Sometimes the best remedy for a team playing poor defense is to face a team with even a worse offense.
The Thunder's get-well card came in the Chicago Bulls and the end result was a 102-72 feel-good victory Sunday night before another sellout crowd of 18,203 at Chesapeake Energy Arena.
Chicago entered the game ranked 28th in scoring (92.9); 25th in 3-point percentage (.343) and 23rd in field-goal percentage (43.9 percent), and all three shortcomings were on full display against OKC.
The Bulls shot 44.4 percent in the fourth quarter to finish at 29.1 percent (25 for 86) for the game, which was still bad enough to be the lowest field-goal percentage ever shot against the Thunder.
OKC coach Scott Brooks hasn't hidden his frustration with his team's inconsistent defense the past month or so, during which OKC went 8-7 in its previous 15 games.
Sunday's question became: Was it good defense or a lousy offense that resulted in the horrid shooting percentages?
“Obviously, holding a team to 29-percent shooting says a lot about the commitment we had on that end of the floor,” Brooks said. “You know, I thought they did miss some shots, but I thought we made them miss a lot of shots. I'm not going to give all the credit to us, but we did play hard on the floor. We did make them miss a lot of shots, and they did have an off shooting night.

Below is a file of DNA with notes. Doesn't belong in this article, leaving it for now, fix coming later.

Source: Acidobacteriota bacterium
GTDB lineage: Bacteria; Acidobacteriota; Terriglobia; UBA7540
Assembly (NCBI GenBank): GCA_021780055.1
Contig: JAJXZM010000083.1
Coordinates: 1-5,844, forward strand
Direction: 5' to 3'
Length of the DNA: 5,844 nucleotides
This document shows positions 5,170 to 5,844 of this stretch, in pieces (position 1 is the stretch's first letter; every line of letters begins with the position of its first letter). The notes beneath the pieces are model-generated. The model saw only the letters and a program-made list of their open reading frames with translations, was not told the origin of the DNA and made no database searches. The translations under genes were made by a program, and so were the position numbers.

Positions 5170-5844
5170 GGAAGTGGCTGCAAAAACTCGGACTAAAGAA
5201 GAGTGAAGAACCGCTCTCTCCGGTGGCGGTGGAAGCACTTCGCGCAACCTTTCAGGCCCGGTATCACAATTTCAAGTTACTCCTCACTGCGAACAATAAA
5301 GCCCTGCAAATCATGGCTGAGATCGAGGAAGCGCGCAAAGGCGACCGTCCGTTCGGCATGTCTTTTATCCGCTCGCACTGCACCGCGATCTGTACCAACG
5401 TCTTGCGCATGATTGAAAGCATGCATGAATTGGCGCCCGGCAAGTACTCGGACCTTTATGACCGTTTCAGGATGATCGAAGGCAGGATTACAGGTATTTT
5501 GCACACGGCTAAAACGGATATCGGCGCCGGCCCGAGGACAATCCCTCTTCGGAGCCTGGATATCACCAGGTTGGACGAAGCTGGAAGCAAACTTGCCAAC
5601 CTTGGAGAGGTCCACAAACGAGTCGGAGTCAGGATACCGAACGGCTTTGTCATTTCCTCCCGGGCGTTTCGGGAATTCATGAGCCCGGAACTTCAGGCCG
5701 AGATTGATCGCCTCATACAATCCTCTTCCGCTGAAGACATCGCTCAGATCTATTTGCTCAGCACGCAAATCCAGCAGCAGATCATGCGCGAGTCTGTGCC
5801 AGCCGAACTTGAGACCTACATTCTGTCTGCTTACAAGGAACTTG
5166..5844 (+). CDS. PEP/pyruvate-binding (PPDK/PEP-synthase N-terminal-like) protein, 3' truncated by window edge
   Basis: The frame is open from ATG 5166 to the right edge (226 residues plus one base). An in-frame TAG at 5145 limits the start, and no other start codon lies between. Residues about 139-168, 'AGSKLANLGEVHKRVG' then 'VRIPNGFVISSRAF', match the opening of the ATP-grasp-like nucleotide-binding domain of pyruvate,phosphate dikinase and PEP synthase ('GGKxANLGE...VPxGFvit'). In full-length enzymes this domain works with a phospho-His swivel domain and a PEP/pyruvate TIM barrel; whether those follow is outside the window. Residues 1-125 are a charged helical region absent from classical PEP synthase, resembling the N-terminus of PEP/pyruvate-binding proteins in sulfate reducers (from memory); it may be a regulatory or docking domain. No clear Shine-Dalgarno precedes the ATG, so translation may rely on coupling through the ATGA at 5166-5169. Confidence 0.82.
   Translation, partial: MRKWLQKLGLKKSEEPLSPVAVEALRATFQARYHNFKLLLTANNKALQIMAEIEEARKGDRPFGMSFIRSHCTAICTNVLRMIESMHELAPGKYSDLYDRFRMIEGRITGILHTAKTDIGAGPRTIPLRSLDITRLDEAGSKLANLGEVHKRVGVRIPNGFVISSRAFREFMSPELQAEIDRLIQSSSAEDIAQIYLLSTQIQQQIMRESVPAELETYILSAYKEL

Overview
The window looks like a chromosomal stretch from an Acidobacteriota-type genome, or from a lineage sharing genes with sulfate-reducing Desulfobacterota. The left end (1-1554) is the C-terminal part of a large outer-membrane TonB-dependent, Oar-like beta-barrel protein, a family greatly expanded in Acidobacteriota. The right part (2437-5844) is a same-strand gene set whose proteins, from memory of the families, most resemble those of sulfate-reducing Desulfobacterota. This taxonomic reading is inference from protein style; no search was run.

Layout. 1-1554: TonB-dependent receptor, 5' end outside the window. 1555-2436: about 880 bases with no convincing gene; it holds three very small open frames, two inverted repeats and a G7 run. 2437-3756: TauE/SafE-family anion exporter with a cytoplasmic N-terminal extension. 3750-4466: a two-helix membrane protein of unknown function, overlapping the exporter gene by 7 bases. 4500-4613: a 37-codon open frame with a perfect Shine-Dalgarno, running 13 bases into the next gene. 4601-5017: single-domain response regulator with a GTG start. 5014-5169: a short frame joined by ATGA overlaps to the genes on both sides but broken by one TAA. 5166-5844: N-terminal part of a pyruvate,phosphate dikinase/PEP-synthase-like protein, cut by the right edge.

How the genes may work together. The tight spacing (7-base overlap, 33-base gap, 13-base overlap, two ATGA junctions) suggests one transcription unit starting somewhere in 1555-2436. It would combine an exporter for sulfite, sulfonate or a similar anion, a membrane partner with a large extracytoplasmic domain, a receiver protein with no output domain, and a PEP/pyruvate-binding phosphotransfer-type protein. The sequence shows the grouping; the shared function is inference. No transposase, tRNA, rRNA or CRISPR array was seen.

“Defensively tonight, there were no complaints.”
In building a 26-point deficit through the first three quarters Sunday, the Bulls shot 25.0 percent from the field, 21.4 percent from 3-point range and managed just 54 points.
“I thought we took the wrong shots,” Bulls coach Tom Thibodeau said afterward. “We were quick shooting the ball and we didn't get the ball moving side to side. … Against good teams, you've got to get to the second and third options.”